Ronald Allen (expanded n.2, added bibliography, added cross-references, added keywords) on 23 October 2018@18:32:39.
Ronald Allen (typo n.2 second cross-reference) on 23 October 2018@18:40:26.
Ronald Allen (corrected epigram attribution in n.2, added bibliography entry) on 29 October 2018@13:29:47.

Headword: Ἁβρός
Adler number: alpha,87
Translated headword: delicate
Vetting Status: high
Translation:
[Meaning] bright, delicate, tender.[1]
In the Epigrams: "a cicada sat above a cithara delicately murmuring."[2]
"All the same that fellow is dainty and delicate and weakened by the softness of his body and depraved and with his hair done up like the most licentious little courtesans. And when he goes in to see the king his face and his curly hair are always delicately dripping [with perfume], and he takes as much money from the communal difficulties as would satisfy even the legendary Midas."[3]
Greek Original:
Ἁβρός: λαμπρὸς, τρυφερὸς, ἁπαλός. ἐν Ἐπιγράμμασιν: ἁβρὸν ἐπιτρύζων κιθάρας ὕπερ ἕζετο τέττιξ. ὅμως δὲ ὁ τρυφερὸς ἐκεῖνος καὶ ἁβρὸς καὶ ὑπὸ μαλακίας τοῦ σώματος κατεαγὼς καὶ λελυγισμένος καὶ τάς τε κόμας ἀναδούμενος, ὥσπερ αἱ τῶν ἑταιρίδων ἀσελγέστεραι, καὶ ἁβροσταγὲς ἔχων ἀεὶ τὸ μέτωπον καὶ τοὺς βοστρύχους, λαβὼν χρυσίον ἐκ τῶν κοινῶν συμφορῶν, ὅσον ἱκανὸν ἦν ἐμπλῆσαι καὶ τὸν ἐκ τοῦ μύθου Μίδαν, εἰσέρρει πρὸς τὸν βασιλέα.
Notes:
For this adjective see already alpha alpha 73 and alpha 86, and again alpha 88.
[1] Same glossing in other lexica; references at Photius alpha55 Theodoridis.
[2] Greek Anthology 6.54.7 (Paulus Silentarius).
[3] Attributed by Hemsterhuys to Eunapius; again (in part) at alpha 1860.
Keywords: biography; clothing; daily life; definition; ethics; gender and sexuality; historiography; imagery; mythology; poetry; women; zoology
Translated by: Anne Mahoney on 26 August 1998@19:39:27.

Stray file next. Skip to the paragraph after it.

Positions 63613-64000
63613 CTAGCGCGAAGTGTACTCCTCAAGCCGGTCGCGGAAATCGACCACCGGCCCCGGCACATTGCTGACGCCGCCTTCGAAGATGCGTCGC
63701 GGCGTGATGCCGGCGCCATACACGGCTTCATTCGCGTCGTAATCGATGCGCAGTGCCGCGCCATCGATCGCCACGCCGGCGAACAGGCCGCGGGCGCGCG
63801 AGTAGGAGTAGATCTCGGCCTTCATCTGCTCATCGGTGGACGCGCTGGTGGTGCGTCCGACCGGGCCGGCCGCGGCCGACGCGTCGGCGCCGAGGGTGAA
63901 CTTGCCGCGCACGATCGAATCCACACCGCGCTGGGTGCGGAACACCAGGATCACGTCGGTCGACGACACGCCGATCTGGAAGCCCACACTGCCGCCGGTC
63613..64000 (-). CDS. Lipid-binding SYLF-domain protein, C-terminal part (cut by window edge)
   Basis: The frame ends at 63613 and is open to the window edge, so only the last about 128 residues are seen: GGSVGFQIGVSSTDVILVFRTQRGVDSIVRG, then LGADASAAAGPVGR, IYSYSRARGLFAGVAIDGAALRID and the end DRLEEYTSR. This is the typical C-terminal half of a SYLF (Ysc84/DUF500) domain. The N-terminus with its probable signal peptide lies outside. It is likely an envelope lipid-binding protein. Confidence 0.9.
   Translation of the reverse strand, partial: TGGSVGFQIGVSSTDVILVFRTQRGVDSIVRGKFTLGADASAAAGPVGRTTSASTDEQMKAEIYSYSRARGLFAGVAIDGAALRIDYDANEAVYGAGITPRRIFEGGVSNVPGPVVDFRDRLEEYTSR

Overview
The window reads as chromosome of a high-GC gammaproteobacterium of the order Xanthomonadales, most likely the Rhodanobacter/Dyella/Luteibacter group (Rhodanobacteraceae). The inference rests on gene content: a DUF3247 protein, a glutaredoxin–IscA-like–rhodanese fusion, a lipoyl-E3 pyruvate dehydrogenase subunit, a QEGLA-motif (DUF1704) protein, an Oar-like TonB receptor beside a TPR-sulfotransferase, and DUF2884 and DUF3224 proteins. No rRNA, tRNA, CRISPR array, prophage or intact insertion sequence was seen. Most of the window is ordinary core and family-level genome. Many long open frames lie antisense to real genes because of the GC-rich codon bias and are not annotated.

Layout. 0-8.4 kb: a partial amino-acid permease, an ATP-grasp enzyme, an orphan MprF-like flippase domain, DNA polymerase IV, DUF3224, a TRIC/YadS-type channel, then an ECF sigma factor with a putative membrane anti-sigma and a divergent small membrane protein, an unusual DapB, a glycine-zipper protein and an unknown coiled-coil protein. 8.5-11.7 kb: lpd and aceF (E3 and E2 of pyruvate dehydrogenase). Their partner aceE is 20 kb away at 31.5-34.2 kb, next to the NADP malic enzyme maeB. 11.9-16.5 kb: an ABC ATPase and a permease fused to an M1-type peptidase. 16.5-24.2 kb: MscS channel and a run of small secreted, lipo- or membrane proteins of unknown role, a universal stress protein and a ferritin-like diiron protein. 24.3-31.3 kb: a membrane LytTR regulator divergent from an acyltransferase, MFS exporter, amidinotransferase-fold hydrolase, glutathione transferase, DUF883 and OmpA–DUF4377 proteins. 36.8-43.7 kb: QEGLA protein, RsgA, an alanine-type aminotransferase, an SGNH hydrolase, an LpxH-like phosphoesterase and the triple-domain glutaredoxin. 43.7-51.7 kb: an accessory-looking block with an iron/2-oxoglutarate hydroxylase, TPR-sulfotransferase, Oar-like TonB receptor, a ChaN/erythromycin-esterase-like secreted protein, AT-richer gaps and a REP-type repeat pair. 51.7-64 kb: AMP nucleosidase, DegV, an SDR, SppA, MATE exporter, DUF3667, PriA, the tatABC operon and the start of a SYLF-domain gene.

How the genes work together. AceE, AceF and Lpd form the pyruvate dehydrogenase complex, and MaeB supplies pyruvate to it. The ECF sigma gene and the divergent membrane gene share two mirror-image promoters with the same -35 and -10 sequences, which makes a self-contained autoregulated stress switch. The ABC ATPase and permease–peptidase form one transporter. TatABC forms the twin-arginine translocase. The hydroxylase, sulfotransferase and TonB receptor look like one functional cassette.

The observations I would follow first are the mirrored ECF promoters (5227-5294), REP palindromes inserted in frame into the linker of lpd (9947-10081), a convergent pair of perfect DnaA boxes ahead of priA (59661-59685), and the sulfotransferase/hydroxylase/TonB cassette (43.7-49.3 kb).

Vetted by:
William Hutton (Modified translation, cosmetics, augmented note, set keywords and status) on 2 February 2001@12:21:50.
David Whitehead (added note and keyword; cosmetics) on 9 February 2001@06:35:10.
David Whitehead (another keyword) on 3 January 2006@10:26:40.
David Whitehead (augmented notes and keywords; tweaks and cosmetics) on 21 December 2011@04:35:18.
Catharine Roth (cosmeticule) on 22 December 2011@19:16:16.
David Whitehead on 16 August 2013@07:18:56.
David Whitehead (another x-ref) on 17 January 2014@04:31:02.

Headword: Ἁβρότερον
Adler number: alpha,91
Translated headword: more delicately
Vetting Status: high
Translation:
"But they behaved more delicately than them and were full of Sybaris."
Greek Original:
Ἁβρότερον: ἀλλ' ἁβρότερον αὐτῶν εἶχον καὶ Συβάριδος μεστοὶ ἦσαν.
Notes:
Philostratus, Life of Apollonius of Tyana 4.27 (here illustrating the use of the neuter adjective as adverb; cf. already alpha 70).
See also alpha 86, alpha 87, alpha 88.
For the use of the toponym Sybaris in this way cf. sigma 1271, and see generally LSJ s.v. and OCD s.v.
Keywords: dialects, grammar, and etymology; ethics; geography; imagery; rhetoric
Translated by: Anne Mahoney on 26 August 1998@19:42:22.
Vetted by:
David Whitehead (modified headword and translation; augmented note; added keyword) on 2 February 2001@03:29:56.
Jennifer Benedict (added link) on 25 March 2008@11:58:23.
David Whitehead (more keywords; cosmetics) on 26 March 2008@03:58:52.
David Whitehead (x-refs; more keywords) on 21 December 2011@06:05:07.
Catharine Roth (deleted link) on 22 December 2011@19:21:32.

Headword: Ἀβυδηνὸν ἐπιφόρημα
Adler number: alpha,100
Translated headword: Abydene dessert, Abudene dessert
Vetting Status: high
Translation:
Whenever something unpleasant happens as a result of someone having shown up at the wrong time, we are accustomed to call it an "Abydene dessert." This is because the people of Abydos,[1] whenever they entertain a fellow-citizen or a foreigner, bring their children around to be admired after the ointments and the crowns. Those in attendance are disturbed by both the nurses clamoring and the children screaming. Hence it has become customary to say the foregoing.[2]
Greek Original:
Ἀβυδηνὸν ἐπιφόρημα: ὅταν ἀκαίρως τινὸς ἐπιφανέντος ἀηδία τις ᾖ, εἰώθαμεν λέγειν Ἀβυδηνὸν ἐπιφόρημα. διὰ τὸ τοὺς Ἀβυδηνοὺς, ὅταν τινὰ τῶν πολιτῶν ἢ ξένων ἑστιῶσι, μετὰ τὸ μύρον καὶ τοὺς στεφάνους τὰ παιδία περιφέρειν φιληθησόμενα. τῶν τε τιθηνῶν θορυβουσῶν τῶν τε παιδίων κεκραγότων ἐνοχλεῖσθαι τοὺς παρόντας. ἀφ' οὗ εἴθισται λέγειν τὸ προκείμενον.
Notes:
[1] A city on the Asiatic shore of the Hellespont: see alpha 101.
[2] See also Zenobius 1.4 and other paroemiographers. For a different explanation (involving taxes and harbor dues) see Athenaeus, Deipnosophists 14.641A [14.47 Kaibel], citing Aristeides, On Proverbs.
Keywords: aetiology; children; dialects, grammar, and etymology; economics; ethics; food; geography; imagery; proverbs; women
Translated by: Anne Mahoney on 25 August 1998@19:00:52.
Vetted by:
Eric Nelson on 31 December 1999@22:59:16.